Half a century ago concerns about climate change, environment vulnerability, population density and the sustainability of earth systems reached a broad audience. This was clear from books like the Silent Spring published in 1962, and The Limits to Growth published 10 years later.
But one piece of the puzzle has been missing: the impact of climate change on people, and specifically, on public health.
This changed at the beginning of this century with growing advocacy and gatherings such as the Conference of Parties and the publication of new research. Scientists began writing about the earth moving into a new era called the Anthropocene. This is an era in which ecosystems were increasingly being affected by human behaviour, and in which people were being affected by the changes brought about by their actions.
The Anthropocene provided the impetus for renewed attention on health and sustainability for all species. This new understanding led to increasing new research, across disciplines, to new interdisciplinary journals, and to policy documents on the impact of climate change on health. Major new insights began to emerge. These included the fact that changes in weather patterns were affecting the behaviour of mosquitoes. This in turn was affecting our ability to control disease. A raft of work also started to emerge on the affects of changing weather patterns, heat waves, and access to clean water on people’s health.
The next step along this journey was that academics came to realise that they can’t work in disciplinary silos. For example, health scientists came to grasp that they need anthropologists, sociologists and economists for a full understanding of the impact of climate change. The circle of knowledge has, as a result, begun to expand.
Parallel to these efforts, artists and advocacy groups have worked to keep climate change on international and national policy agendas. For example, artists have taken inspiration and drawn from scientific research in engineering, chemistry, biology, and the earth sciences to make their art. In a first of its kind on the African continent, these efforts are reflected at a 10-day public and academic programme at the University of the Witwatersrand. The programme enmeshes art and science to provoke new thinking about water and how its politicisation affects public health.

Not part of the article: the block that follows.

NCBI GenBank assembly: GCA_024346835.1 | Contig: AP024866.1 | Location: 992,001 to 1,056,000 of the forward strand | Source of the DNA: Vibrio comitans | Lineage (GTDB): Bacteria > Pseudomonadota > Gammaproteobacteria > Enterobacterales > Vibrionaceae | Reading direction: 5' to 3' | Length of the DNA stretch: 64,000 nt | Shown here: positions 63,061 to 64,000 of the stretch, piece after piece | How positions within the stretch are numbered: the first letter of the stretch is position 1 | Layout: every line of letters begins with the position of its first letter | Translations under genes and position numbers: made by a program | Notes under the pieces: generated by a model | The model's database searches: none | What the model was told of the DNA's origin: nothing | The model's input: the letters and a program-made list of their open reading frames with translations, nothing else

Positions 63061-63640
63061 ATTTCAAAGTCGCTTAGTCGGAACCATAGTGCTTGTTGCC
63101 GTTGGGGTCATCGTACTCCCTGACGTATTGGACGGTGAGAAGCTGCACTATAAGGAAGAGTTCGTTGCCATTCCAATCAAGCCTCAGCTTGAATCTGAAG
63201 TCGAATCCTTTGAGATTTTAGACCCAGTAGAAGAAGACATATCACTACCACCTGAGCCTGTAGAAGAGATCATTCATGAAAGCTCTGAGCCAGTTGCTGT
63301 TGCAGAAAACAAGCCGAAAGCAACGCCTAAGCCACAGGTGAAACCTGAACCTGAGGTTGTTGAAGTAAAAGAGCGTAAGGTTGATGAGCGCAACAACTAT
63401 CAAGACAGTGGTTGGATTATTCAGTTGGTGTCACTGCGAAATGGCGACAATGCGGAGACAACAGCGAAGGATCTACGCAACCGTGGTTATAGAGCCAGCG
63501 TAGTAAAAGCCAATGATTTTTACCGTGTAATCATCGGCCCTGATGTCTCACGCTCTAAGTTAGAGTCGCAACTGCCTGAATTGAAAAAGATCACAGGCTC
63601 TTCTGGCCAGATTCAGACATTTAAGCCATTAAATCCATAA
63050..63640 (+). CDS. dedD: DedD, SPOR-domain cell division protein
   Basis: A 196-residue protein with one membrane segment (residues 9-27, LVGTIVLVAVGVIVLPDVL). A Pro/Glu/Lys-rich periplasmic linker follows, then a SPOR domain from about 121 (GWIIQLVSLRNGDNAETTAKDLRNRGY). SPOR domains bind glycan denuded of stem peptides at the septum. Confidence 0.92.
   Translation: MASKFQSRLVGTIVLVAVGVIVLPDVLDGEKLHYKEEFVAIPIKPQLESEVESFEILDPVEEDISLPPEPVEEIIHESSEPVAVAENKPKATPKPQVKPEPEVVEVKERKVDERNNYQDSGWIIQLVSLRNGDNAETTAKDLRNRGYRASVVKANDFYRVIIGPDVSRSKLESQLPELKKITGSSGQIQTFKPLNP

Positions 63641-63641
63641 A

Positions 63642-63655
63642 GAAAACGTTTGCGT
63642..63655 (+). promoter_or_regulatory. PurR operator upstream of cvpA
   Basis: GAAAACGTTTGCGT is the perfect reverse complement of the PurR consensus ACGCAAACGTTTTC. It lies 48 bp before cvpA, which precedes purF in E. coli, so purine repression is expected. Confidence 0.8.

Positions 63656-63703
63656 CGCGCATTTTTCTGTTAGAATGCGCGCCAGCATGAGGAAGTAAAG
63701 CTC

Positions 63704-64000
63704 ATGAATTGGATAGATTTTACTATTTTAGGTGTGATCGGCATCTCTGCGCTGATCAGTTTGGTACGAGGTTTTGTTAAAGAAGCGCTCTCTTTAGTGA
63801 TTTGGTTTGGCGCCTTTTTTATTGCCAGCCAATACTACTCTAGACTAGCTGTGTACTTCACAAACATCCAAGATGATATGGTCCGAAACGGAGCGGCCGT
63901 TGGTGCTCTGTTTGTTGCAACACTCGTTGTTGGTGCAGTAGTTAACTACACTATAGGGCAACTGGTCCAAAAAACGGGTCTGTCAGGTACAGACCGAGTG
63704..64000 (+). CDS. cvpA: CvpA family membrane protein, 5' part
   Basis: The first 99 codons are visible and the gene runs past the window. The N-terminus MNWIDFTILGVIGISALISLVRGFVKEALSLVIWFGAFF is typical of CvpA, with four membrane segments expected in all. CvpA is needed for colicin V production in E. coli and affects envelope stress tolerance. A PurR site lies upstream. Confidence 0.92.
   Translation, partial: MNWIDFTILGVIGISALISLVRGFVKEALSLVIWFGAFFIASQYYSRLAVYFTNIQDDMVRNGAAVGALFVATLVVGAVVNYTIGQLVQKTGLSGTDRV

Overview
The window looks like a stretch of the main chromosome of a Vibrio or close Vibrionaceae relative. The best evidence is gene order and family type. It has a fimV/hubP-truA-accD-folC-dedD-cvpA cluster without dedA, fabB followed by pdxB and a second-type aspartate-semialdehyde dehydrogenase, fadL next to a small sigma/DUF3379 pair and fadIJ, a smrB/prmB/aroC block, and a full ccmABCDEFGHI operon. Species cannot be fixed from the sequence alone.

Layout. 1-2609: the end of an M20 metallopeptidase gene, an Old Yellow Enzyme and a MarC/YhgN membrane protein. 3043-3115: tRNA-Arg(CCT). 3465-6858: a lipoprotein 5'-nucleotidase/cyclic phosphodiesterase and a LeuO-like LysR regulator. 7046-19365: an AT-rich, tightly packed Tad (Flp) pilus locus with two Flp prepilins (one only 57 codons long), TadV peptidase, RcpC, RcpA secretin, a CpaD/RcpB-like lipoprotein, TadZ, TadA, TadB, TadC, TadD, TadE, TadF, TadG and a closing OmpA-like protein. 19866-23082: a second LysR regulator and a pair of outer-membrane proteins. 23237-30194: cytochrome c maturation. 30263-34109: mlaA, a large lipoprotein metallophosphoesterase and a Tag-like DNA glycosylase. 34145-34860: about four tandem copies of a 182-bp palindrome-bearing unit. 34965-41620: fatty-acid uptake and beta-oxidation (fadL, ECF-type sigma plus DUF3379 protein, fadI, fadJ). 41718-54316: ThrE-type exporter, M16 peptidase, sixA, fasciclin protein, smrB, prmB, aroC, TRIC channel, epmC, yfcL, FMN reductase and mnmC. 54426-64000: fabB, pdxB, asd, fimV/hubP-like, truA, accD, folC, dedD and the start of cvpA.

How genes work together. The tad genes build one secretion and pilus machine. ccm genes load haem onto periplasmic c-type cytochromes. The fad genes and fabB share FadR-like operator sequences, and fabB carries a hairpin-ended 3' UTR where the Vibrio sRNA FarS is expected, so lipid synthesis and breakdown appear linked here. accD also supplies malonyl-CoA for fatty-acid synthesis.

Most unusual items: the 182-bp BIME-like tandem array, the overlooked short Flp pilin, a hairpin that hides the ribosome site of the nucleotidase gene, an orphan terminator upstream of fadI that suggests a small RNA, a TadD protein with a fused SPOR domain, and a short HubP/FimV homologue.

Extreme weather events, shifts in temperature variation and precipitation, and higher mean temperatures have dramatically affected human health and well-being.
From a health perspective, incremental environmental changes over time have undone decades of investment in the control of infectious diseases. Many of these are water-borne and water-washed diseases, such as dysentery and scabies. They are result of poor personal hygiene because of inadequate water availability. These diseases, common throughout Africa, are often described as neglected diseases of poverty.
Scientists have started to explore the various affects in different settings in relation to different diseases.
For example, changes in temperature and rainfall have, in turn, changed the behaviour of vectors such as mosquitoes, flies and snails, with other factors complicating the spread of disease (for a summary, see). This means the settings that create the conditions for debilitating and potentially fatal diseases such as malaria, zika, and dengue have shifted. For example, mosquitoes have moved to new areas, introducing infection to previously unaffected people and certain animals.
Anthropologists have used a different lens to understand the impact. Research shows that inequality influences people’s exposure to vector-borne diseases and other environmentally sensitive infections. Gender, class and age have also emerged as points of vulnerability for disease and poor health in the context of climate change.
Climate change has, most notably, begun to affect weather patterns. Changes in precipitation and quantity, floods and droughts, and water insecurity are increasingly common as the planet warms.
Scientists have begun to track how this affects food production and other farming activities. This in turn affects people’s livelihoods and food security. These changes are increasingly being followed not just by climate scientists, but also by academics from disciplines as wide-ranging as economics and politics. This follows the realisation that challenges of ageing infrastructure and water governance, for example, complicate finding solutions to overcoming the challenges posed by global warming.
Scientists across disciplines – social, biological, and physical sciences as well as the humanities and arts – need to continue to work on ways to interrupt disease transmission in the context of global warming. They seek to identify appropriate interventions where climate change affects health – and to come up with creative solutions that cut across narrow paths of thinking.
Artists and civil society have a key role to play by creating narrative, visual and acoustic forms to support advocacy on issues of climate change, pollution, the ecology and environmental justice.
Lenore Manderson, Visiting Distinguished Professor of Environmental Studies, Brown University, USA, and Distinguished Professor, Public Health and Medical Anthropology, University of the Witwatersrand